For many small businesses, the week before Christmas can mean big business. But in the wake of Hurricane Sandy, many of them are struggling to survive if they've been able to open. NY1's Natasha Ghoneim visited a Brooklyn shopping district that's hoping the customers come and filed the following report.
Paul Randazzo says he's sworn off clams, for now. You might find that surprising, coming from the owner of Randazzo's Clam Bar. But Randazzo blames Hurricane Sandy. Since the hurricane damaged his landmark restaurant floor to ceiling, he says he won't eat clams until they're served from his kitchen.
"I know it's coming. I'll be eating calamari Thursday at the latest," Randazzo said.
No one's shucking clams in the kitchen just yet. Crews are still rushing to finish repairs for a Friday re-opening.
"I'm still not fully restored. I still have no register. I might be working out of the cigar box. As long as there's money coming in and the doors are open. I just got my credit card machine," Randazzo said.
Some of Randazzo's neighbors on Emmons Avenue are still struggling to get the registers ringing in holiday sales. The Brooklyn Chamber of Commerce has been going business to business across the borough offering a life preserver of up to $25,000 in loans and $10,000 in grant money.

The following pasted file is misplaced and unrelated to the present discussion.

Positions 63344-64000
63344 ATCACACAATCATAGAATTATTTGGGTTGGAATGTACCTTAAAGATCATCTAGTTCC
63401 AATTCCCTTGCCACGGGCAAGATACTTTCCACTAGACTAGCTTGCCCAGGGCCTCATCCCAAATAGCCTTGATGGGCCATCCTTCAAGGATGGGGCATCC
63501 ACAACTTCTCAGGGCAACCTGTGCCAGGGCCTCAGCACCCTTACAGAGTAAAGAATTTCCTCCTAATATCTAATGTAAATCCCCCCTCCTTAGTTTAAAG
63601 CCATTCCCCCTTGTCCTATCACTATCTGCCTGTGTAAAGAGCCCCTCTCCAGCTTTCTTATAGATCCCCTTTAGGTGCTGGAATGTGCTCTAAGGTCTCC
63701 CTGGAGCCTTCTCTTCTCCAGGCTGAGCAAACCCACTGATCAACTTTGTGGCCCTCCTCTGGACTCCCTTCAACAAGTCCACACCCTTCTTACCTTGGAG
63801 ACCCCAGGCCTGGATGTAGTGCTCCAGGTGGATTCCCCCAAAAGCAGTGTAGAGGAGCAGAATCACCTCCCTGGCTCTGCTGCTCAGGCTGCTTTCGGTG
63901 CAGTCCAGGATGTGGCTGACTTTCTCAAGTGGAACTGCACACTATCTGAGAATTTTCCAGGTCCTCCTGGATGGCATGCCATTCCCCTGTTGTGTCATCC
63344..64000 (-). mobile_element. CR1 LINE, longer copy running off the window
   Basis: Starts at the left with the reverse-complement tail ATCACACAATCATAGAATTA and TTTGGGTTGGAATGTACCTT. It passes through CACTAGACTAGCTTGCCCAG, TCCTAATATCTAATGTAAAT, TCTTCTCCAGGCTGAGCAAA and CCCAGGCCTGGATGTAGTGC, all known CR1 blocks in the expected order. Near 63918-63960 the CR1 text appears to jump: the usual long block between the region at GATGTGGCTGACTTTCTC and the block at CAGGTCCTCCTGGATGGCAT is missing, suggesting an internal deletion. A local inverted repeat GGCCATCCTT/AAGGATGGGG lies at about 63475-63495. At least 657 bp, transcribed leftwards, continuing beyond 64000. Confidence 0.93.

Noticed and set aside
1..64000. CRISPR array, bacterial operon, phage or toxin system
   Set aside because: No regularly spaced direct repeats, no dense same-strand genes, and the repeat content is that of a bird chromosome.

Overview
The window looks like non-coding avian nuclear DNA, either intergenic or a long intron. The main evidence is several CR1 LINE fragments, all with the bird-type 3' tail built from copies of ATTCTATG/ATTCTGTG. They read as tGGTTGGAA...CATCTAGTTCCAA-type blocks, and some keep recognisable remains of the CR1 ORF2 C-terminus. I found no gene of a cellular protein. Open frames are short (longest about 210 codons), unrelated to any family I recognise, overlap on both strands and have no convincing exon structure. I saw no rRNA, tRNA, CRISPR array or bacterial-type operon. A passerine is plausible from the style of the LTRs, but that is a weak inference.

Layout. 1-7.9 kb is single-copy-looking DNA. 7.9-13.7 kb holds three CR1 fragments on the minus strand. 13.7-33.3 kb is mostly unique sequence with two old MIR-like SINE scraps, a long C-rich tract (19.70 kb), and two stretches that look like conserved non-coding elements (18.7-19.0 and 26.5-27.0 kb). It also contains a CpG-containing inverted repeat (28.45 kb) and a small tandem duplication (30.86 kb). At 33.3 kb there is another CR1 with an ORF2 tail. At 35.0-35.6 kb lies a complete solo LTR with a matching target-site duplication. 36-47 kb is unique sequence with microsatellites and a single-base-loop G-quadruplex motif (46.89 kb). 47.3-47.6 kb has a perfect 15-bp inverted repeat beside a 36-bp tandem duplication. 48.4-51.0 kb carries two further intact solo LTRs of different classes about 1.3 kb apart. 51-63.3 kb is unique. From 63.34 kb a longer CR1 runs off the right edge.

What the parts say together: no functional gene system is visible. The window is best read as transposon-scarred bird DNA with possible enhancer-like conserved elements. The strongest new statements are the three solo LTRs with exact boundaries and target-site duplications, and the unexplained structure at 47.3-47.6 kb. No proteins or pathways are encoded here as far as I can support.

"There are still a lot of businesses closed. Even businesses that are open may not be at full capacity, they may not be fully staffed, they may not be fully open. So there is tension, but this is a tough neighborhood, this is Brooklyn. It’s a strong place and people are really rolling up their sleeves so we’re seeing slowly another business reopen, another place come back on board," said Carlo Scissura of the Brooklyn Chamber of Commerce.
Randazzo considers himself lucky that he'll soon be turning on the clam bar's signature outdoor lights. But he knows other small businesses may never recover.
"It's going to be dark and scary here for a while," Randazzo said. "All my neighbors are saying, 'Please get open. We want the lights.'"
The Brooklyn Chamber of Commerce has distributed more than a million dollars in loans so far and has processed applications from 600 businesses that are looking for help to survive.